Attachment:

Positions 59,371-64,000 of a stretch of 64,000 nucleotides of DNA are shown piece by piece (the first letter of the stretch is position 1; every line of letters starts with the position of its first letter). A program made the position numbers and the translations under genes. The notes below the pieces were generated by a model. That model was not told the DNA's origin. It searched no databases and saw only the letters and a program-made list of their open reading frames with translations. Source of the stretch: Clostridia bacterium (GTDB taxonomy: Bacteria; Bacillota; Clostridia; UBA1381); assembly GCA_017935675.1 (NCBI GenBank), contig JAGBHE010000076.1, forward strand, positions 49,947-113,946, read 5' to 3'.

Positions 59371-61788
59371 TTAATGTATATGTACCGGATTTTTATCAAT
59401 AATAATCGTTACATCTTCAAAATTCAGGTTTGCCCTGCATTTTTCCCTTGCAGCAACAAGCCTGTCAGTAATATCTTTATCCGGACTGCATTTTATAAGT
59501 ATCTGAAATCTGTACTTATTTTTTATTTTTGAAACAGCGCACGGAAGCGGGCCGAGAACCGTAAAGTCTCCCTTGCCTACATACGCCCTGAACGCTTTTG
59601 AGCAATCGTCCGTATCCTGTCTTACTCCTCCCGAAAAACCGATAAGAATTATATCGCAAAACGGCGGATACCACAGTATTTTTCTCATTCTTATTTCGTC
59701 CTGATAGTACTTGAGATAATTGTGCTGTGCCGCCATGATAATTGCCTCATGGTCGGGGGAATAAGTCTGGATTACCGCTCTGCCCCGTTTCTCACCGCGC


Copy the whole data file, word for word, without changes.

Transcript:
Positions 59,371-64,000 of a stretch of 64,000 nucleotides of DNA are shown piece by piece (the first letter of the stretch is position 1; every line of letters starts with the position of its first letter). A program made the position numbers and the translations under genes. The notes below the pieces were generated by a model. That model was not told the DNA's origin. It searched no databases and saw only the letters and a program-made list of their open reading frames with translations. Source of the stretch: Clostridia bacterium (GTDB taxonomy: Bacteria; Bacillota; Clostridia; UBA1381); assembly GCA_017935675.1 (NCBI GenBank), contig JAGBHE010000076.1, forward strand, positions 49,947-113,946, read 5' to 3'.

Positions 59371-61788
59371 TTAATGTATATGTACCGGATTTTTATCAAT
59401 AATAATCGTTACATCTTCAAAATTCAGGTTTGCCCTGCATTTTTCCCTTGCAGCAACAAGCCTGTCAGTAATATCTTTATCCGGACTGCATTTTATAAGT
59501 ATCTGAAATCTGTACTTATTTTTTATTTTTGAAACAGCGCACGGAAGCGGGCCGAGAACCGTAAAGTCTCCCTTGCCTACATACGCCCTGAACGCTTTTG
59601 AGCAATCGTCCGTATCCTGTCTTACTCCTCCCGAAAAACCGATAAGAATTATATCGCAAAACGGCGGATACCACAGTATTTTTCTCATTCTTATTTCGTC
59701 CTGATAGTACTTGAGATAATTGTGCTGTGCCGCCATGATAATTGCCTCATGGTCGGGGGAATAAGTCTGGATTACCGCTCTGCCCCGTTTCTCACCGCGC